Expectations of success against the government are too high and the growing discontent of frustrated backbenchers results in a "revolving door" of leaders. Just ask federal Labor about its pain during John Howard's long reign.
In Seselja's case, his decision to move to a different electorate to Katy Gallagher allowed him to dominate the southside.
As soon as he lost the electoral prize by the slimmest of margins, speculation began that he would not sit still for another four-year term, but instead switch to federal politics.
That had worked for Humphries. Shortly after losing the post of ACT chief minister, he was allowed to enter the Senate on a casual vacancy created by the resignation of long-serving Liberal, Margaret Reid.
Howard drove Canberra into recession in his first term by cutting tens of thousands of public service jobs. All that changed after 9/11. ASIO and the Australian Federal Police had their numbers massively boosted, and they needed new buildings. Canberra prospered. Not much for a Liberal senator from the ACT to complain about.
More recently Humphries has been vocal about Labor's love of the ''efficiency dividend'' but what can he say about Abbott's plan to cut 12,000 jobs from the public service? Well, the cut will be done by natural attrition and 60 per cent of federal public servants are outside Canberra.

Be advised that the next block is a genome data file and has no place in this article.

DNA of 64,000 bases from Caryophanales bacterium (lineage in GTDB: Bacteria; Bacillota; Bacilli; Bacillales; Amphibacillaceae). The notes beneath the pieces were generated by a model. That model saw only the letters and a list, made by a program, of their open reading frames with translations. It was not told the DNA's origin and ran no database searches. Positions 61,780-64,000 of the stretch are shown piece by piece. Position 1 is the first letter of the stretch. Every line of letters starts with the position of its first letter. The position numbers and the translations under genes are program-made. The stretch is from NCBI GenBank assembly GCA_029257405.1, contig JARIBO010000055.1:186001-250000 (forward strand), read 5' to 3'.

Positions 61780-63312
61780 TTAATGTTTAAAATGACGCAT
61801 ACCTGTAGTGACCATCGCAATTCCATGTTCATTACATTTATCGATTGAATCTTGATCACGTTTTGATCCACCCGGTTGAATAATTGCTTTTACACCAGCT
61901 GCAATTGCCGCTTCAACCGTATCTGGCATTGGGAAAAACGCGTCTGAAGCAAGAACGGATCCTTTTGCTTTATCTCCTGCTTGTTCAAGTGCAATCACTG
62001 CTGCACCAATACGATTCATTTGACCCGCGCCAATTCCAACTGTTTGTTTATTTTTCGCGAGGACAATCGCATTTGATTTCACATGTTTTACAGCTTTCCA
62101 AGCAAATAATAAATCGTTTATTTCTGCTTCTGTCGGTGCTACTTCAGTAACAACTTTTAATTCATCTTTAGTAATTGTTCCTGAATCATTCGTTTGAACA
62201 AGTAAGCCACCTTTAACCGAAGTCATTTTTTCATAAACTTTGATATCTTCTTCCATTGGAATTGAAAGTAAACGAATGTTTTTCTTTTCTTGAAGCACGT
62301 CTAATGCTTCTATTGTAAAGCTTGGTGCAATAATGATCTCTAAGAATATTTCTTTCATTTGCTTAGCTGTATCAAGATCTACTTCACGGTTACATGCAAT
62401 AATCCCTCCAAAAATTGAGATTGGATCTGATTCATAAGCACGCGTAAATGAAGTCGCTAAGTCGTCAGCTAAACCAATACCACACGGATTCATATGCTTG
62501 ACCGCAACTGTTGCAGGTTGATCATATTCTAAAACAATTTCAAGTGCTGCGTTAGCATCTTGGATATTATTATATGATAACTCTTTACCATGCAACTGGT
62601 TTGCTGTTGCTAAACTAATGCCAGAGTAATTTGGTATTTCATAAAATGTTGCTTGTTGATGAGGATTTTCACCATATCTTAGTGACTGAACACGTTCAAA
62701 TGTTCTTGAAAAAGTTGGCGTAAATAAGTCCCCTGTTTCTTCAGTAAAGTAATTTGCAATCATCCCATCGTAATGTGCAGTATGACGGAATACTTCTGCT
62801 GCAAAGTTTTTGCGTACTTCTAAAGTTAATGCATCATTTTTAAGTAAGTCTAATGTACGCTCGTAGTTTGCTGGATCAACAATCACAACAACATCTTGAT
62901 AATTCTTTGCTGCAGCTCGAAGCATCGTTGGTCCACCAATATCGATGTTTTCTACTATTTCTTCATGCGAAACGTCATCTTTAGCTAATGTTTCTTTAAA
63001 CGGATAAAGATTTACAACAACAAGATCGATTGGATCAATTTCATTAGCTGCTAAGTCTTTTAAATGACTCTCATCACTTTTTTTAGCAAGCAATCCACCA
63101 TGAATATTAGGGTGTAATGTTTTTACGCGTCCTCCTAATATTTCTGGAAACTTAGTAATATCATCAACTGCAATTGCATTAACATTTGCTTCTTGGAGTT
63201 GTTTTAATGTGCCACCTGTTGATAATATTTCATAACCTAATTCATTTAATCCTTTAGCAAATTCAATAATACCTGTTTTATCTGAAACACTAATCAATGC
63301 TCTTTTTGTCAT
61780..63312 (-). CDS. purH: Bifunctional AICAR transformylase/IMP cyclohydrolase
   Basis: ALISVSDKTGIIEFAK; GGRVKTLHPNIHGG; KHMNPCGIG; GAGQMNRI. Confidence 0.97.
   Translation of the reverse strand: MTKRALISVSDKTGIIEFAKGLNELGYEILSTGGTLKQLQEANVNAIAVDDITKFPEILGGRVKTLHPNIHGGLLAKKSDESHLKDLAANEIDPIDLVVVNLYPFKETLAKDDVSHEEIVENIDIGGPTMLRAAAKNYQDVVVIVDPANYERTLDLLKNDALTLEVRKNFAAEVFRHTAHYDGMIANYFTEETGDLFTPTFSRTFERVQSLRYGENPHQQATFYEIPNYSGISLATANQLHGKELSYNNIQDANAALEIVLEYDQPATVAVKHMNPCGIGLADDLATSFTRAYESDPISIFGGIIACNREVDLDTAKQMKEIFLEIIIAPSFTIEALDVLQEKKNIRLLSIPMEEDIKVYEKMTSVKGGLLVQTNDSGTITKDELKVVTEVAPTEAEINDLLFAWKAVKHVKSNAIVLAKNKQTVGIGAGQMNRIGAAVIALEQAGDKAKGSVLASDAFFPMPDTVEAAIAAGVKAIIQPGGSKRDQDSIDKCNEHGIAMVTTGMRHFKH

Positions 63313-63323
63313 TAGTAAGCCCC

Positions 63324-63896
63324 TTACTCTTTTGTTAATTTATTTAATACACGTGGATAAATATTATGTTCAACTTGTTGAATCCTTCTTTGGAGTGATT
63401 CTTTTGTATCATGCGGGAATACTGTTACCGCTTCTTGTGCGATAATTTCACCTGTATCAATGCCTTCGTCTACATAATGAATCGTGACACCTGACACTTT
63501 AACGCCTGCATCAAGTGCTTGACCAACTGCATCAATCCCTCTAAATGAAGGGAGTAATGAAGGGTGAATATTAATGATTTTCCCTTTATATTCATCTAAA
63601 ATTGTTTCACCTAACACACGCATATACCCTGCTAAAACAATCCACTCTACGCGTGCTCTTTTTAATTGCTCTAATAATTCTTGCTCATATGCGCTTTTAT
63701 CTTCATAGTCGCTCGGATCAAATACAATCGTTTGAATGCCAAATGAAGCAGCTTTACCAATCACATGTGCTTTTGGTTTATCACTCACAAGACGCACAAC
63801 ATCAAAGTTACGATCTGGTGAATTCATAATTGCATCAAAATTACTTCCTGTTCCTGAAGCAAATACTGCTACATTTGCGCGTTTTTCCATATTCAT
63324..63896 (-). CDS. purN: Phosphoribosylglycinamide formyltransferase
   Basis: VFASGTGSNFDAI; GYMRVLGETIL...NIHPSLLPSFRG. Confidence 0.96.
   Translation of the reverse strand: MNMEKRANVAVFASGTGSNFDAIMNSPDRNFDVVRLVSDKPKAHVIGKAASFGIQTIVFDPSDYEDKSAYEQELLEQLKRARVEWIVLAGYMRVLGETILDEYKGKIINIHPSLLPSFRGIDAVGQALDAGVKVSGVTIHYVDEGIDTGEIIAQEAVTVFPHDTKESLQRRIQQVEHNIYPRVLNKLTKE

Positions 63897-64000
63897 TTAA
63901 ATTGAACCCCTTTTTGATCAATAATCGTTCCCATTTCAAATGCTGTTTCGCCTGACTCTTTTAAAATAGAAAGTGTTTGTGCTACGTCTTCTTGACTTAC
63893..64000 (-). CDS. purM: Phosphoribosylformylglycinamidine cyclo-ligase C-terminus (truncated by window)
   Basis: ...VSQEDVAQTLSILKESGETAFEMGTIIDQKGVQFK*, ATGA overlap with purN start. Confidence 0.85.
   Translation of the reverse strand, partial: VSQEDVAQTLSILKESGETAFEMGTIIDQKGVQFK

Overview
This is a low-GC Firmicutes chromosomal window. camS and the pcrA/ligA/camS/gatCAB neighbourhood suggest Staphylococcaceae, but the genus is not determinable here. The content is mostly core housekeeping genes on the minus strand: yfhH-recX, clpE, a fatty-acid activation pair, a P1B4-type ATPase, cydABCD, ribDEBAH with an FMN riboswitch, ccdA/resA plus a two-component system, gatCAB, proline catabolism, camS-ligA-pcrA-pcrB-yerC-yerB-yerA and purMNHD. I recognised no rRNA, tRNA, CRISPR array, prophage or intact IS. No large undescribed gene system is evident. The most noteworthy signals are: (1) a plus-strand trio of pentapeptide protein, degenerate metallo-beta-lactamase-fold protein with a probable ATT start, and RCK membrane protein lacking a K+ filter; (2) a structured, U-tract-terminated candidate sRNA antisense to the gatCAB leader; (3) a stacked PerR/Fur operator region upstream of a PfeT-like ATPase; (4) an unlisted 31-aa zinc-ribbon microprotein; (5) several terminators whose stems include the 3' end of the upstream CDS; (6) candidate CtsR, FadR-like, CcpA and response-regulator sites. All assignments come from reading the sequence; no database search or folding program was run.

There is a wide expectation that Abbott will ''do a Howard'', that is, blame dire economic circumstances to triple the target of redundancies and also, maybe, make them involuntary.
Watching this unedifying brawl in the Liberal Party is Simon Sheikh, the former GetUp frontman who is standing for the Greens in the ACT.
Younger people arriving in Canberra to work in the public service are changing the way the city votes. In the ACT Senate race, the Greens' first preference vote has gone from 16 per cent in 2004 to almost 23 per cent in 2010.
The minor party can't win when the Liberal Party's natural vote does not fall below 33 per cent, the quota to win. But the Greens believe the brawl in the Liberals will drive votes their way. Sheikh is unlikely to win but he is a young bloke with a national profile and, probably, a five-year plan to enter politics.
Along with the candidate from Katter's Australia Party, he will face either the reinvigorated ''champion'' of Canberra or a younger, ambitious contender looking for a new job.